It says that since its launch in 2016, the availability and affordability of home insurance for householders at risk of flooding has improved significantly. Independent research has shown that 93% of householders whose property has flooded previously are able to receive quotes from five or more insurers -- compared to 0% before the introduction of the scheme -- and four out of five householders with previous flood claims have been able to find quotes that are more than 50% cheaper.
However, UK (re)insurer Aviva's global chief executive Colm Holmes has emphasised the importance of getting flood resilience right and recently called for Flood Re's insurance scheme to be extended to homes built since 2009.
Aviva, which reported heavy losses from floods last year in its recent results, is among the insurers and bodies that have been working closely with the government's Department for Environment, Food and Rural Affairs (Defra) on flood resilience, along with the CII.
BREAKING THE FIGURES DOWN
Flood claims with estimated total payout of £214m:
- 3,350 domestic property flood claims, totalling an estimated £107m; the average cost of repairing a flood damaged home will be about £32,000.
- 1,500 commercial property flood claims, £85m.
- 3,600 motor claims, £21.7m.
Windstorm damage with estimated payout of £149m:
- 61,000 domestic property claims, totalling £77m.
- 9,000 commercial property claims, £61m.
- 3,500 motor claims, £11m.
Figureheads from across the insurance profession got together to mark the launch of the property flood resilience code of practice, hosted by Business in the Community (BITC) at the House of Commons on 10 February -- the day that Storm Ciara hit.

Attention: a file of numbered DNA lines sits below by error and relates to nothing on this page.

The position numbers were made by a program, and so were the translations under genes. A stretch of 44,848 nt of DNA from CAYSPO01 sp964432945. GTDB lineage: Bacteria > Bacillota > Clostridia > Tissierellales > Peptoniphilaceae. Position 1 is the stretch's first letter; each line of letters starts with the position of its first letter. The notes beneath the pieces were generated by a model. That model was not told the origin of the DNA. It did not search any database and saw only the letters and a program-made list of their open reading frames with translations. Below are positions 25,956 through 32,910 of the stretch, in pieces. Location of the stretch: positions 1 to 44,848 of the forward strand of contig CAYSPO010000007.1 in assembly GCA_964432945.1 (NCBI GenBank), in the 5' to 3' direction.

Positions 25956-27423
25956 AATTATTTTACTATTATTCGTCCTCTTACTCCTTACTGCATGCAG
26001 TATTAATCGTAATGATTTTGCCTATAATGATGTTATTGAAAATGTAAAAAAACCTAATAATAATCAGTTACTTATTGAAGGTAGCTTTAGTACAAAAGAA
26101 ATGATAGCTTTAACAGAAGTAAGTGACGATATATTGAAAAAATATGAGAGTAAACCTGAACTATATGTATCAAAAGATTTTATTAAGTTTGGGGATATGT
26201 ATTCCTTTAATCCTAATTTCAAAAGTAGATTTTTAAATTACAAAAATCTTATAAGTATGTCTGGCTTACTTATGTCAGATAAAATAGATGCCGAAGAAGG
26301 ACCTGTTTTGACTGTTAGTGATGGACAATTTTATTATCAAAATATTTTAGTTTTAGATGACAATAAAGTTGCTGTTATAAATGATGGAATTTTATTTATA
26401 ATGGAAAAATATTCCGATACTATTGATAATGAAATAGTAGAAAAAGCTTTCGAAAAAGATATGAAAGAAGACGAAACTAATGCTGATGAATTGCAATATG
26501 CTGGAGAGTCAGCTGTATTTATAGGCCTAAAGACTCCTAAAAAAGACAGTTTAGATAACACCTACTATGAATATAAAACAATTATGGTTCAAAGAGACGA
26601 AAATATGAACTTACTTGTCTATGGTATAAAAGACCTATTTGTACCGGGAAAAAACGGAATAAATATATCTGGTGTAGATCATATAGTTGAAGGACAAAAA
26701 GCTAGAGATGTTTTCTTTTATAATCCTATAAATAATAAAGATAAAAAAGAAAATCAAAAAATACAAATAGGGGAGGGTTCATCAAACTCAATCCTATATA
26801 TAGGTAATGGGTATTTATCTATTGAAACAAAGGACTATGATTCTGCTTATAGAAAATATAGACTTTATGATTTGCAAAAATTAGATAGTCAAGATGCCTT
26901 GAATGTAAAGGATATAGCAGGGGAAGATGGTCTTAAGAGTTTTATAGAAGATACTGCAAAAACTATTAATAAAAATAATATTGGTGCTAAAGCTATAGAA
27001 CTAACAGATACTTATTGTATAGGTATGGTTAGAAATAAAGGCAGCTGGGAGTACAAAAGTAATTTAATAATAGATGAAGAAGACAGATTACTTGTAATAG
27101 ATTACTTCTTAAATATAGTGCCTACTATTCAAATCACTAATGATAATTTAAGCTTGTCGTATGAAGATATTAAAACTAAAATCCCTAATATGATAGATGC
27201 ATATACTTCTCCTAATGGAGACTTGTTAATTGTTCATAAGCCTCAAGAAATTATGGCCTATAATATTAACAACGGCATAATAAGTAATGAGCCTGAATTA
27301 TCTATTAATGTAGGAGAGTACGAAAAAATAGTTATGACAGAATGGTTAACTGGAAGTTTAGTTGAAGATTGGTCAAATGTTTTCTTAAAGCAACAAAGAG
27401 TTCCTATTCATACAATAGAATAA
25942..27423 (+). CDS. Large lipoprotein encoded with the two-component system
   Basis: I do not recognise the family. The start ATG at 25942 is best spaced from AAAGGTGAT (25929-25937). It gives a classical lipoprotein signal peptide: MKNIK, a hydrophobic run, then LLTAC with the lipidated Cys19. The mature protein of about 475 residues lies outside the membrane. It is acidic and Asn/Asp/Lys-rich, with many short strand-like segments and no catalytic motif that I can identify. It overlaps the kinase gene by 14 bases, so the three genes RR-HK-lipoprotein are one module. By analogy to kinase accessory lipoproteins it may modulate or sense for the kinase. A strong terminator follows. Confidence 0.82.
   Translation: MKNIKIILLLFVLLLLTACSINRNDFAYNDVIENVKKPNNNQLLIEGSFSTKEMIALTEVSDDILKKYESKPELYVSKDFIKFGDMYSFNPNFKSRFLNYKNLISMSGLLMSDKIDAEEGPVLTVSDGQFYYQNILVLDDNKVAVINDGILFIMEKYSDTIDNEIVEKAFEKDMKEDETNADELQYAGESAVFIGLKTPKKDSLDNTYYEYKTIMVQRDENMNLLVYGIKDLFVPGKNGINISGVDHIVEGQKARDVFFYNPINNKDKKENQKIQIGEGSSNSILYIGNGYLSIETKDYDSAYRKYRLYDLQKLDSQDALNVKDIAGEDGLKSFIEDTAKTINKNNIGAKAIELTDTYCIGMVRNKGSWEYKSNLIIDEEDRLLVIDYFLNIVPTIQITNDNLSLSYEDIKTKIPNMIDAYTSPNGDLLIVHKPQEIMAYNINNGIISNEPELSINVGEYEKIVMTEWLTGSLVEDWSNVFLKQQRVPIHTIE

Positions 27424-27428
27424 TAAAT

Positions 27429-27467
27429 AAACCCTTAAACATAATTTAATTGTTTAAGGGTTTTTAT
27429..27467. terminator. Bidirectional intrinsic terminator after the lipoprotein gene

The new code is the result of years of work that began as an profession-led Property Flood Resilience Roundtable set up by Defra, following the publication of the Property Flood Resilience Action Plan in 2016.
The code is funded by Aviva, the Environment Agency, the Welsh government, the Department for Infrastructure, Scottish Government and is supported by the Chartered Institution of Water and Environmental Management, the Institution of Civil Engineers and the Royal Institution of Chartered Surveyors. Further support and review was provided by a project steering group made up of 55 members from across industry, academia and the public sector.
A spokesperson from the CII says: "With Storm Ciara hitting the UK on the same day, the need for a profession-wide set of guidance and standards is more crucial than ever. At present, there is a lack of regulation and accepted standards around the specification and deployment of property flood prevention, limiting its potential positive impact."
While not all flood damage can be prevented, it can be limited. Flood resilience should have a tripartite approach: the government, insurance and the customer. The code sets out six standards, each with an aim and number of requirements that need to be met:
- Hazard assessment.
- Property survey.
- Options development.
- Commissioning and handover.
- Operation and maintenance.
Some of the recommended precautionary measures include:
- Install devices to prevent water from entering the property.
- Flood gates on doors and windows.
- Fit non-return valves on toilets or other waste systems.
- Install self-closing air bricks.There are also recommended precautions to help minimise damage caused, including:
- Replace carpets with tile or concrete floors.
- Move plug sockets above flood level.
- Install freestanding kitchen units on legs.
- Keep important items upstairs.
- Replace concrete or tarmac outside with permeable materials.
With an increase in the number of similar storms likely due to the increasing threat of climate change, it is hoped that this code will help individuals and businesses understand the practical measures they can implement. This should then help to restore them quicker.
In addition to the code, two complementary guidance documents have been developed, one aimed at planners and the other aimed at homeowners and businesses. â
Liz Booth is contributing editor of the CII